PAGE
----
The non-arm’s length expense (“NALE”) rules for complying superannuation entities were introduced with effect from 1 July 2018.
The rules complemented the non-arm’s length income rules which result in fund income being taxed at 45% where it is derived from non-arm’s length dealings and in excess of what it would have been under an arm’s length arrangement.
The NALE rules expanded the scope of the rules to deal with arrangements involving the reduction of super fund expenses.
In January 2023, Treasury released a Consultation Paper considering potential reforms to the non-arm’s expense rules for superannuation funds.
This was in response to the significant concerns raised with the ATO’s interpretation of the rules in LCR 2021/2.
In particular, the ATO took the view that a “general expense” of a super fund had a relevant nexus to all the fund’s income such that a breach of the rules involving a minor amount of expenses saved at the fund level could result in its entire income being taxed at 45%.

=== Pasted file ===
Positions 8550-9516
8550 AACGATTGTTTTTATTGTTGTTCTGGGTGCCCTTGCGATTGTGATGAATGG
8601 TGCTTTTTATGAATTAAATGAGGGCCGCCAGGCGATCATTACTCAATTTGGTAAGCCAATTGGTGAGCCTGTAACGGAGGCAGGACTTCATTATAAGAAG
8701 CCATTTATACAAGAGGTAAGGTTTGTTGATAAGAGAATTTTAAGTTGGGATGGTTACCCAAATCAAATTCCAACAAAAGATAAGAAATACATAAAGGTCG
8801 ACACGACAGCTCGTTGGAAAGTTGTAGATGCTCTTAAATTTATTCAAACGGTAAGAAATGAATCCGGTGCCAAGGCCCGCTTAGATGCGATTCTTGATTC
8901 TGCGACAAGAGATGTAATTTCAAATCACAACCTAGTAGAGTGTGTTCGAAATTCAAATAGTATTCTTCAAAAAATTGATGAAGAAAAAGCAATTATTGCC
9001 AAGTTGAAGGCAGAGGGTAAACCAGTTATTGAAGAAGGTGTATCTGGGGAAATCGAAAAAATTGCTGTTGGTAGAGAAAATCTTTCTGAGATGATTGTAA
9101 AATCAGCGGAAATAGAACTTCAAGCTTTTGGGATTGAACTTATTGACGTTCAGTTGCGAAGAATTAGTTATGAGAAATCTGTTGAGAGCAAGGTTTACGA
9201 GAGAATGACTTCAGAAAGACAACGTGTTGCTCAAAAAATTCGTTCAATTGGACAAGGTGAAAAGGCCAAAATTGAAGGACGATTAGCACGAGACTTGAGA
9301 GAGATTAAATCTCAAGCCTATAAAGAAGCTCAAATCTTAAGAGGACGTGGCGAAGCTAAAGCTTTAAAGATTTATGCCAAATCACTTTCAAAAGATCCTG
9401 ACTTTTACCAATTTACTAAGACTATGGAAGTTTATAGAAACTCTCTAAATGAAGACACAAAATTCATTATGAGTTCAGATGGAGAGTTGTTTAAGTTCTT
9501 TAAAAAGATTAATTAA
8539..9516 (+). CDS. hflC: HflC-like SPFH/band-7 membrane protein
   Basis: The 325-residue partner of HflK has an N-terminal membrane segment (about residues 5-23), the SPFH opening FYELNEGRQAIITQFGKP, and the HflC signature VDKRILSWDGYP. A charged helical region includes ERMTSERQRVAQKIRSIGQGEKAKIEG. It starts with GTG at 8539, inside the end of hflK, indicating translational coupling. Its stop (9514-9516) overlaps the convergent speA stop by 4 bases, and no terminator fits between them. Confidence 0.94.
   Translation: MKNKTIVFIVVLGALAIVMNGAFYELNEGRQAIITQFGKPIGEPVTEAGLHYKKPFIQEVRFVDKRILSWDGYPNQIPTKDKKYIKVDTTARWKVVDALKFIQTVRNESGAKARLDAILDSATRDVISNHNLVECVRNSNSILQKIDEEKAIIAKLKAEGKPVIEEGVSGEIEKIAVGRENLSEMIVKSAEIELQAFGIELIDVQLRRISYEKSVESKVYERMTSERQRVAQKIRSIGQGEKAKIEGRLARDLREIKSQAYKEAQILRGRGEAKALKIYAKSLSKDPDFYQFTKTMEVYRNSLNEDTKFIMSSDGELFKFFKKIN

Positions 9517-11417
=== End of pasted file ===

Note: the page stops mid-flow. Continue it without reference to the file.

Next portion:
In the Consultation Paper, Treasury proposed introduced an exception for large APRA-regulated funds for “general expense” breaches, as well as a cap for other funds limiting the amount of income taxed at 45% to five times the amount of the breach (or effectively a 225% tax rate on the amount of the breach).
In our response to Treasury, we submitted that we did not agree with either of the proposals in the Consultation Paper. Instead, Pitcher Partners proposed a review of the NALE rules in their entirety and suggested expense type breaches be treated as contributions to the fund instead of resulting in fund income being taxed at 45%.
Additionally, Pitcher Partners suggested a statutory de minimis to reduce compliance costs and ensure that minor breaches would not result in severely disproportionate outcomes.
You can read our submission below.
You can find out more about our advocacy work on the website here.